By Brandon Losacker
A couple of things should be considered when making a great presentation: a good script (naturally) and good design. Most of us typically focus on the script as the priority – and for good reason – but nothing can kill your credibility quicker than bad presentation design, regardless of how awesome your copy is.
Look at it like this: If your doctor is wearing neon green track pants and a coffee-stained Ed Hardy t-shirt, you may have a hard time taking anything he says seriously.
Whether you use Rasor as an option for design services or not, you can still benefit from a few pointers that will help you dress up any presentation like it means business.
Tip #1: Define your colors
If you’re using color, try to be consistent. Bright, gradient designs with many colors can look at bit tacky and all over the place. Limit your colors and stick to the same ones throughout. Borrow from your logo. Use one or two main colors in addition to black and white. Use one color for background and an accent or “spot” color to draw attention to calls to action.
Tip #2: Be consistent
With so many variables included in your presentation, it’s important that they all look like they came from the same source. Try to use the same font and colors throughout, and make sure the imagery has a cohesive look and feel. Slides can look disconnected if one image is sleek black and white and the next one looks like a kaleidoscope.
Tip #3: Format your text
It may seem small, but formatting your text can make your presentation appear more professional. Three things to avoid are: orphans (when you have a long line of copy with a very short line or last word underneath); lines that go end-to-end on your frame, and emoticons (even though I’m not 12 years old anymore, I am guilty of using emoticons/emojis in text messages).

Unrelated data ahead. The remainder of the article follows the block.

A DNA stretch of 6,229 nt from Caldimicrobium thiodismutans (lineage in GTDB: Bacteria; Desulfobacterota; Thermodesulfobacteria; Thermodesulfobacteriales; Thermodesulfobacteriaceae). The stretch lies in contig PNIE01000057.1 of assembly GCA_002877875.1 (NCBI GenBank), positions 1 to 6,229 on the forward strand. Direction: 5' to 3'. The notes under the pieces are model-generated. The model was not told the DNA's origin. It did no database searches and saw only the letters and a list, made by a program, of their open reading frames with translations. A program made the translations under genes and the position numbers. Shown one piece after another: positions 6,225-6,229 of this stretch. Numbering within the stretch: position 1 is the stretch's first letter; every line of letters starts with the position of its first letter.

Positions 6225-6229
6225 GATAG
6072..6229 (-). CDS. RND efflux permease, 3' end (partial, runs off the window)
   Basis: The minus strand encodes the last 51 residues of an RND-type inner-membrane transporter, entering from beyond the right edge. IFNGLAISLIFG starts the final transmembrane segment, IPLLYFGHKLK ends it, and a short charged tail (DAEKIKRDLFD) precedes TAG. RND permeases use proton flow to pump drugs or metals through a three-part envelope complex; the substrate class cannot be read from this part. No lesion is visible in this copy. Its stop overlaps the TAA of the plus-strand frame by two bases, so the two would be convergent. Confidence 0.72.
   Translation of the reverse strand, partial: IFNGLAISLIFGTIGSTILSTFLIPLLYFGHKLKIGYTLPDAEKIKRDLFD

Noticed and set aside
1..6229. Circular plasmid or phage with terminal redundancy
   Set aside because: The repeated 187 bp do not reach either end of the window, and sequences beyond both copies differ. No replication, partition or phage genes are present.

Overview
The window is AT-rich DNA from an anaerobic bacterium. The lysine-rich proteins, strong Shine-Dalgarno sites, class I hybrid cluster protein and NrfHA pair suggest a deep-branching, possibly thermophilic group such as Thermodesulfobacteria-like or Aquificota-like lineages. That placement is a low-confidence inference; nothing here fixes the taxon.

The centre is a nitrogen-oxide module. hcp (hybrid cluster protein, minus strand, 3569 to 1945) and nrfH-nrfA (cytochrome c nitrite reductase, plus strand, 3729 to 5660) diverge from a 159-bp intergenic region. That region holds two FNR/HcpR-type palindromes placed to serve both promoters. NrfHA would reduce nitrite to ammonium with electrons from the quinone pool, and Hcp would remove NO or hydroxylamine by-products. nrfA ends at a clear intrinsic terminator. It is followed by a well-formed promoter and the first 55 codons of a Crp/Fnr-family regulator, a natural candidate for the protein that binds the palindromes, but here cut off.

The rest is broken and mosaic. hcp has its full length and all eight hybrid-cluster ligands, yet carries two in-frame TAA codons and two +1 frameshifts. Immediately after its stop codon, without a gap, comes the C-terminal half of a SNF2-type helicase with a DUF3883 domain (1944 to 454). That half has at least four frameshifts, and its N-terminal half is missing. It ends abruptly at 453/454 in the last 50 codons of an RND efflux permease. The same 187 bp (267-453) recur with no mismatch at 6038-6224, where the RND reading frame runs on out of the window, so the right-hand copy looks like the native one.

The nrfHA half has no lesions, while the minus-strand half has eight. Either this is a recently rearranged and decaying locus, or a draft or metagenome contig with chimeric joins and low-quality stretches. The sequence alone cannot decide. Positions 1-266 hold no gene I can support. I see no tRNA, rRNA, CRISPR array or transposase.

Just try to keep the lines roughly the same length 😉
Tip #4: Pick background images for legibility
If the background does not have enough contrast it will be hard to read. Flat colors or images with even tones work best and can be read easily. If you are interested in learning more about color theory, check this out.
Tip #5: Drop anything that is not vital
Look, I get it. You’ve researched your topic for months and have 100 pages of documentation to prove it. Here’s the problem: people can’t take in that much complicated information at once. Try to present one idea per slide/scene. Seth Godin recommends no more than six words on a slide. EVER. Sometimes that might mean breaking up your dozen or so dot points into 2 separate slides. You can do it. Be savage.
If you are going to close your presentation with “Questions?”, consider ending with a strong image displayed that relates to your presentation’s content. According to Wirebuzz, people retain around 95% of a message they saw in a video, but only around 10% if they read it in text.
That’s it. Boom. Drop the mic. Walk away.
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